2. That would be great bro! If you can, use molasses instead of sugar for the brew. That will drastically up the lactobacilli count over acetobacter and gluconobacter. Using green tea up to 75% of the total tea with at least 25% minimum black tea, will also up the lactobacilli count. I use a brew of 50/50 black/green tea and molasses. The ratio I use is 125ml molasses and 2 tea bags per liter of water. I usually make a 3l ferment. Let this ferment go for double what you would if you were to drink the stuff. I go for a 2 week ferment and this concentrated booch can be diluted 1:100 for foliar application. The idea is that this booch should be on the lactobacilli heavy count, which should help establish the ideal microbiome on the leaves of the plant. I see no harm in applying this diluted probiotic mist every third day or so on plants in vegetative stage, to keep the population and dominance of beneficial microbes going. Some useful info from my notes: 1. Microorganisms in Kombucha ----------------------------- SCOBY (Medusomyces gisevii) - Symbiotic Culture Of Beneficial Yeast and Bacteria Acetic Acid Bacteria -------------------- A. xylium, A. pasteurianus, A. aceti, and Gluconobacter oxydans Gluconacetobacter sp. A4 - Key functional bacterial species Acetobacter. intermedius sp. nov - Novel nitrogen fixing Acetobacter nitrogenifigens sp. nov., and the nitrogen fixing, cellulose producing Gluconacetobacter kombuchae sp. nov., from kombucha tea. Dominant Bacteria in Kombucha - Gluconacetobacter @ 85% of Kombucha samples; Lactobacillus @ 30% of samples; Acetobacter only @ 2% Yeasts ------ A broad spectrum of yeasts has been reported including species of: Saccharomyces, Saccharomycodes, Schizosaccharomyces, Zygosaccharomyces, Brettanomyces/Dekkera, Candida, Torulospora, Koleckera, Pichia, Mycotorula, and Mycoderma. Yeasts of Saccharomyces species: Saccharomyces sp, Saccharomyces cerevisiae, Saccharomyces bisporus, Saccharomycoides ludwigii, Schizosaccharomyces pombe, Zygosaccharomyces sp., Zygosaccharomyces rouxii, Zygosaccharomyces bailii Brettanomyces: Brettanomyces intermedius, Brettanomyces bruxellensis, B. claussenii Predominant yeasts in most samples: Brettanomyces, Zygosaccharomyces, and Saccharomyces spp Ascosporogenous yeast, Zygosaccharomyces kombuchaensis sp. n. Candida sp: Candida famata, Candida guilliermondii, Candida obutsa, Candida stellata, Candida colleculosa, Candida kefyr, and Candida krusei. Torula, Torulopsis, Torulaspora delbrueckii, Mycotorula, Mycoderma, Pichia, Pichia membranefaciens, Kloeckera apiculata, Kluyveromyces africanus 2. Chemical Composition of Kombucha ----------------------------------- Organic acids ------------- Acetic, gluconic, glucuronic, citric, L‐lactic, malic, tartaric, malonic, oxalic, succinic, pyruvic, usnic Sugars ------ Sucrose, glucose, and fructose Vitamins -------- B1, B2, B6, B12 and C Other ----- 14 amino acids, biogenic amines, purines, pigments, lipids, proteins, some hydrolytic enzymes, ethanol, antibiotically active matter, carbon dioxide, phenol, as well as some tea polyphenols, minerals, anions, DSL, as well as insufficiently known products of yeast and bacterial metabolites. I've made kefir in the past as well, but you really need access to a good source of raw milk for it to be a proper ferment. Pasturized stuff from the store is dead and the kefir takes too long to complete the ferment which then ends up being watery and very acidic. Milk kefir should be the consistency of thick drinking yoghurt and it should ideally achieve that in 30 hours or less. Havnt gone back to kefir as I have no easy access to raw milk in the city.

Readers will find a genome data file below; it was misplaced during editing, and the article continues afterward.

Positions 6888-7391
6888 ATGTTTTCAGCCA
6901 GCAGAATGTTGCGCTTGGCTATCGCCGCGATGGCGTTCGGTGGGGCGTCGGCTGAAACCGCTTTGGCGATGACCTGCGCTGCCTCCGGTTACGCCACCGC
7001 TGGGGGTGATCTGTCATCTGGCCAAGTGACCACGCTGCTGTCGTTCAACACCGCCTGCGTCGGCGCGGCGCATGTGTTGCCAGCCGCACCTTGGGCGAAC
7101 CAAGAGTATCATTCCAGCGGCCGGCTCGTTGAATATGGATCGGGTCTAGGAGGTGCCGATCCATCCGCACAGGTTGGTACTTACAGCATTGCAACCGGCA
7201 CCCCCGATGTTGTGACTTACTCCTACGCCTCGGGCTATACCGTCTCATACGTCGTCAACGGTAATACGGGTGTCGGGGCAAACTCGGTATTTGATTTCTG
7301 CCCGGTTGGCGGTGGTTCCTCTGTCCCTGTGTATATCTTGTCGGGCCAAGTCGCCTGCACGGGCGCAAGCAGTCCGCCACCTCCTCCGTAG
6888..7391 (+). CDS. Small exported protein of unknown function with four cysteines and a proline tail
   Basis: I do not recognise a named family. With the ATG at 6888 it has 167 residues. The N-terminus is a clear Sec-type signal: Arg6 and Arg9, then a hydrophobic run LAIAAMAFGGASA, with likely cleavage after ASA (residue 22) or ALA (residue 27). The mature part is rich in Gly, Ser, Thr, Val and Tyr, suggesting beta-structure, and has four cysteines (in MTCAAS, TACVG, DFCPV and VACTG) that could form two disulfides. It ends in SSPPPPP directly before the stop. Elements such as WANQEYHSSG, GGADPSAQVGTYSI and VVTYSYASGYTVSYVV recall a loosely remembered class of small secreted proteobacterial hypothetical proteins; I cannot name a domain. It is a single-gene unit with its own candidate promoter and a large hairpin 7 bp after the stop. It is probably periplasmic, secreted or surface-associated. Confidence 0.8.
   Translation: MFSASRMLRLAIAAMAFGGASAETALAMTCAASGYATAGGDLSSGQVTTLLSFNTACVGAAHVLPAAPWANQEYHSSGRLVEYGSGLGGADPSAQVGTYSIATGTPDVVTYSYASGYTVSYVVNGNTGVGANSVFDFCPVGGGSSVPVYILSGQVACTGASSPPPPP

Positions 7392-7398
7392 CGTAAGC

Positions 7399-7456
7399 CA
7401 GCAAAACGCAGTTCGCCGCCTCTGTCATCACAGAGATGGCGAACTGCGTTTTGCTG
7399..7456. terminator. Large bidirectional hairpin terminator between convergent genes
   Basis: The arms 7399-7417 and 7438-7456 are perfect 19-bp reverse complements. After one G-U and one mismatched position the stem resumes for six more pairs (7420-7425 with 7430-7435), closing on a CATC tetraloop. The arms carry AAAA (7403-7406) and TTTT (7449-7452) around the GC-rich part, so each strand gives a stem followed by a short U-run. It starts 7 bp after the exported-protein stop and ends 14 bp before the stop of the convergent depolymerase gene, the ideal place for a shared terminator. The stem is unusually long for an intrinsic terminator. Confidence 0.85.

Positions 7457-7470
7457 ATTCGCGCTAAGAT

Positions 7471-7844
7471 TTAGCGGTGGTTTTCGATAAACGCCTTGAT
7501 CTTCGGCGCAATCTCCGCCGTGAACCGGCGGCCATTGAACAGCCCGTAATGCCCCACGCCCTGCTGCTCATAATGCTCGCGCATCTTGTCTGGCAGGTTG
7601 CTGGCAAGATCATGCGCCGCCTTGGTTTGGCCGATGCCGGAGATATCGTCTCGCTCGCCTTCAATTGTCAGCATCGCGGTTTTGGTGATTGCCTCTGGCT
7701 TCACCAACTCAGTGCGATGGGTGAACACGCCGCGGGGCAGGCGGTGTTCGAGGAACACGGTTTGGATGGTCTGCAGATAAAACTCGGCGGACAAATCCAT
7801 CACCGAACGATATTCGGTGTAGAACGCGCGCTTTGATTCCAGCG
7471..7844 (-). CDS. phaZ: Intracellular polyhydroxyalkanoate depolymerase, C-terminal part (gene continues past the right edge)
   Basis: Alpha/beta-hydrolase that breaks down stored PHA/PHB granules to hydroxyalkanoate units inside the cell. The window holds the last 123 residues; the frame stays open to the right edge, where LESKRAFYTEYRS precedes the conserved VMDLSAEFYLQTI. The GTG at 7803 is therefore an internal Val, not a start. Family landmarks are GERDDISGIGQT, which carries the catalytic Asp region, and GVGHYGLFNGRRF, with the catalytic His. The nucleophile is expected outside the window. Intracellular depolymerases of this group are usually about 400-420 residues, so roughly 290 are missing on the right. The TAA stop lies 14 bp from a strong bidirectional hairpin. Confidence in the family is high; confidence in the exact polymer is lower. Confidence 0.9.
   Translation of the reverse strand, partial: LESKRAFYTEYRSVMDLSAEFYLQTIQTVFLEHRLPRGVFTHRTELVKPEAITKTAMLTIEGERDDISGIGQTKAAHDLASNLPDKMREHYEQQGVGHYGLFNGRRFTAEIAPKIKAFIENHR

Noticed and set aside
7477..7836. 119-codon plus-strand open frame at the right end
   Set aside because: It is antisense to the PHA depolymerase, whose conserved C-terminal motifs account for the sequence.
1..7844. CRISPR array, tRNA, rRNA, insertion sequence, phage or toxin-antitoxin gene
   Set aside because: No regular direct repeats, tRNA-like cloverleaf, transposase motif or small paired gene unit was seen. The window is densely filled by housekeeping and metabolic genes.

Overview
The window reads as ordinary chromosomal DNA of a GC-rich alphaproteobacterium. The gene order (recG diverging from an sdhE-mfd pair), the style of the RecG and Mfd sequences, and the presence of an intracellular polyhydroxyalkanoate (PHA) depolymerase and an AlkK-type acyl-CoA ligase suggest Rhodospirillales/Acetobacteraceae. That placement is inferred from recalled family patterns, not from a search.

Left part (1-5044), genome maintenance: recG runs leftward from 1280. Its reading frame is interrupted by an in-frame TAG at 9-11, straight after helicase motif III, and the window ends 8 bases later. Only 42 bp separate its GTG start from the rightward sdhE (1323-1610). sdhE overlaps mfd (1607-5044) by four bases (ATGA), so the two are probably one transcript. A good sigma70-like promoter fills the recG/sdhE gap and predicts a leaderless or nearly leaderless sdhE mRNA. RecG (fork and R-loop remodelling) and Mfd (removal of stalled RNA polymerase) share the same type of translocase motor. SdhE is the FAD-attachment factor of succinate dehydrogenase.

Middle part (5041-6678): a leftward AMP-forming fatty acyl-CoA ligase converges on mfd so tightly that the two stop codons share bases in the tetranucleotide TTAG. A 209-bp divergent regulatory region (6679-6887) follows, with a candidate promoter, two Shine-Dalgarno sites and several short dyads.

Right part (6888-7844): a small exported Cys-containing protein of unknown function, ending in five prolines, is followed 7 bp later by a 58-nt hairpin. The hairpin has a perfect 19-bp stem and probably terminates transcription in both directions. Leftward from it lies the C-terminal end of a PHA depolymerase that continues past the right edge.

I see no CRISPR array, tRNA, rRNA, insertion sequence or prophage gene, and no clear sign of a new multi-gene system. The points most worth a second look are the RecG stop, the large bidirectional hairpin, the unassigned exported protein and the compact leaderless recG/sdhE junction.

3. Yeah, I guess that's the bottom line of what I'm trying to say. People should be more aware and take care as to what goes into their brews and ferments. If you are going to be cultivating life, you should probably get to know those life forms and their role and function in the soil food web, because that is the foundation of what living organic soil is all about.